Jury Returns Verdict in EEOC Bias Suit; Paul's Big M to Pay $1,260,080 for Sex Harassment

Federal Agency Said Class of Young Women, Including Teens,
Subjected to Verbal and Physical Sexual Abuse by Grocery Store Manager

SYRACUSE, N.Y. - In a victory for the U.S. Equal Employment Opportunity Commission (EEOC), a jury in federal district court here has returned a $1,260,080 verdict in a significant sexual harassment lawsuit brought by the agency. The verdict settled the EEOC’s suit against Paul’s Big M grocery store in Oswego, N.Y., that had charged that a class of female employees, many of whom were teenagers still in high school at the time, was subjected to a sexually hostile work environment by the store’s general manager for more than 10 years.

“The jury’s award sends a strong message to employers that they must maintain work environments free of sexual harassment and be vigilant in protecting young employees one of the most vulnerable segments of the labor force,” said Markus Penzel, an EEOC trial attorney on the case. “We applaud the courage of these young women and Ms. Bradford, Ms. Goodrich and Ms. Haskins for speaking out and coming to the EEOC. This verdict shows that justice has been done.”

The EEOC’s lawsuit (2008-CV-01019), charged KarenKim, Inc. -- known as Paul’s Big M -- with sexually harassing a class of female workers from 2001 onward at the Oswego store. The harassment, the EEOC said, included egregious acts of verbal and physical sexual conduct by the company’s general manager, Allen Manwaring. For example, the EEOC charged, Manwaring suggested a sexual threesome with one teenage cashier’s mother, stuck his tongue in another teenage cashier’s mouth and grabbed and touched the breasts and buttocks of other women.

At trial, woman after woman testified that Manwaring made sexual propositions, described his sex life with owner Karen Connors, to whom he was engaged, made lewd gestures to employees and touched or grabbed them in private areas. Many witnesses testified about the longstanding and ongoing relationship between Manwaring and Connors. They cited the relationship as one reason why the store and Connors refused to take action in response to repeated complaints about sexual harassment by Manwaring.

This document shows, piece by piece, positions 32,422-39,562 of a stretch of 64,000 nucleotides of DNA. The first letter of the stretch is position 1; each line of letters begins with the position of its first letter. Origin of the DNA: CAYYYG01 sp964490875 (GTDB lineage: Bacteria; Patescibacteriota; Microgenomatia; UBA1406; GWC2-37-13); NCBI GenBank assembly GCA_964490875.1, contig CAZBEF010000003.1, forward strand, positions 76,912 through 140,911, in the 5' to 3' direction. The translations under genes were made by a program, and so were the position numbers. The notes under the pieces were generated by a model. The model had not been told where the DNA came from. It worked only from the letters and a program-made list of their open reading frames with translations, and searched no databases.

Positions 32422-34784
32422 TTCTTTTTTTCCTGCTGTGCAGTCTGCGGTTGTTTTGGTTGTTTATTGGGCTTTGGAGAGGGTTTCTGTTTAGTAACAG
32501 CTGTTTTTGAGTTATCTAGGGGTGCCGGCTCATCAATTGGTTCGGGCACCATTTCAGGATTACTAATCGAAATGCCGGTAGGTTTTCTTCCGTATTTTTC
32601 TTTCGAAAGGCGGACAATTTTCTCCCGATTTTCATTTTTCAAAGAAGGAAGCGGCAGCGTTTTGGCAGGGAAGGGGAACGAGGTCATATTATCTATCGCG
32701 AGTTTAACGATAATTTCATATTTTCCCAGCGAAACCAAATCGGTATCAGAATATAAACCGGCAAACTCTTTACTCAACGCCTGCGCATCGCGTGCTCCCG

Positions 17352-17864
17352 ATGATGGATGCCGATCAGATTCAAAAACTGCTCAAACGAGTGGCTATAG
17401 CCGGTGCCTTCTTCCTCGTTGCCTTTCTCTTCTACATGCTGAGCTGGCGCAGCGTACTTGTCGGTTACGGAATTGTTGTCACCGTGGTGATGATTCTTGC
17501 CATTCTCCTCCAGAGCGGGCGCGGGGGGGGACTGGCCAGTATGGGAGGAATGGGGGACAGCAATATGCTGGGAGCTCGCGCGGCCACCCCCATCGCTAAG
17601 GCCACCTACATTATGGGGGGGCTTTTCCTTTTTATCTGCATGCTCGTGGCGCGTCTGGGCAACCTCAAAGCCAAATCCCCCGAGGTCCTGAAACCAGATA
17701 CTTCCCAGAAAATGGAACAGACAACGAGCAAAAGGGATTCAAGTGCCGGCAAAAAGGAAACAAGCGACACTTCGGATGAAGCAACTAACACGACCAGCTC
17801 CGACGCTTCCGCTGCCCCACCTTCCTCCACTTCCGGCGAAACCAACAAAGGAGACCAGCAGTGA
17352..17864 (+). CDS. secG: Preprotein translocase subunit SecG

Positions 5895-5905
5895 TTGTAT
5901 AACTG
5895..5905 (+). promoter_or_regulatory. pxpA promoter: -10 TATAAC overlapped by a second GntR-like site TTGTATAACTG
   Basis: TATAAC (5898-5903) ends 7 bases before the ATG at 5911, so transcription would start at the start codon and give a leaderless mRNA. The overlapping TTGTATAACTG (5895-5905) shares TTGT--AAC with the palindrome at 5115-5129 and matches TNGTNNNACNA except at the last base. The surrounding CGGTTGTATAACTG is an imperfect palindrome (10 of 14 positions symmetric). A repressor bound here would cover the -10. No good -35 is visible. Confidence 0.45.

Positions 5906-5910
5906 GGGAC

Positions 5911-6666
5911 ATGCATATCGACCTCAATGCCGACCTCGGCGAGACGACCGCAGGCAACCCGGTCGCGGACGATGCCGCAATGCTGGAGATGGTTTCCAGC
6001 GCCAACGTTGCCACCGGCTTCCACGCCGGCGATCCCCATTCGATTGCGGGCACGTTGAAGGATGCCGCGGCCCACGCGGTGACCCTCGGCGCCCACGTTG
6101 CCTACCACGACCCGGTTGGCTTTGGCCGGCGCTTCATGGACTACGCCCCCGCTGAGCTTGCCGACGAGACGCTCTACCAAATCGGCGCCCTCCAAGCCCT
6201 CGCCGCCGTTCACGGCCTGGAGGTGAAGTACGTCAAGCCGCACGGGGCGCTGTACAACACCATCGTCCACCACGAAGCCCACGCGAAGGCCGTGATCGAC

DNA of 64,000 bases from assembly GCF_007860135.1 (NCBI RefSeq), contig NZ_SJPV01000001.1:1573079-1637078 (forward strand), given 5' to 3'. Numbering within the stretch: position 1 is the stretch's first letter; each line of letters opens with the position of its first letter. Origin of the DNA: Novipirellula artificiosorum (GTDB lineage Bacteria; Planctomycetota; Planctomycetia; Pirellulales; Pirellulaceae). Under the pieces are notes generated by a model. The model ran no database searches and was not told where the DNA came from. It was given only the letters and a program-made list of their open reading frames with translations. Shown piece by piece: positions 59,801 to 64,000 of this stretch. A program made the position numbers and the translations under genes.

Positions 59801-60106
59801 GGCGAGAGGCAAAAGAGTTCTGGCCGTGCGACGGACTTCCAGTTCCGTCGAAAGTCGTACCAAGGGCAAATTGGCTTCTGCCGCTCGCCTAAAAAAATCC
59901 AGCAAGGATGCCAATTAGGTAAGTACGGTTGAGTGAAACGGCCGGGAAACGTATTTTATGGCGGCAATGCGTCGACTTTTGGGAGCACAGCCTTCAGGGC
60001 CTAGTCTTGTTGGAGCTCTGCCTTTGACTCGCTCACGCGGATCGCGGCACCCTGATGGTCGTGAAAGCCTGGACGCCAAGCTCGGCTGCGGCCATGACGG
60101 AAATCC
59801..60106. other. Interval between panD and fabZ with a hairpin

Manwaring testified that he pled guilty in 2008 to one criminal count of harassment in the second degree in satisfaction of four other charges after four women complained to the police. Connors testified that Manwaring was only given a 30-day paid suspension following his guilty plea. The harassment continued until Manwaring was fired in 2010 for sexually harassing another young woman, the EEOC said, although she testified that she was pressured by the company not to reveal the harassment or the reason for Manwaring’s termination.

The EEOC reported that the company repeatedly failed to take necessary steps to stop the harassment, despite numerous complaints to management and the police. The agency also asserted that working conditions were so intolerable that some of the women were forced to quit.

Sexual harassment violates Title VII of the Civil Rights Act of 1964. The EEOC filed suit after first attempting to reach a pre-litigation settlement through its conciliation process.

After a nearly two-week trial that started January 3, the jury rendered a verdict in favor of the EEOC, awarding $1,250,000 in punitive damages against the company. It also awarded an additional $10,080 to 13 women to compensate them for the emotional pain and suffering they endured including Andrea Bradford, Judith Goodrich, and Deborah Haskins, the three women who first brought the harassment to the EEOC’s attention. Total damages awarded to the 13 women amounted to $1,260,080. The EEOC will also ask the court to award injunctive relief designed to prevent future discrimination.

Ami Sanghvi, the other EEOC trial attorney on the case, said, “The harassment at the store was especially egregious because many of the employees were teenage girls who were harassed by the General Manager, who was engaged to the owner, and felt they had no where to turn for help. This lawsuit demonstrates that the EEOC is committed to protecting teen workers through strong enforcement when employers fail to prevent and correct discrimination.”

The EEOC enforces federal laws prohibiting employment discrimination. Further information about the EEOC can be found online at www.eeoc.gov.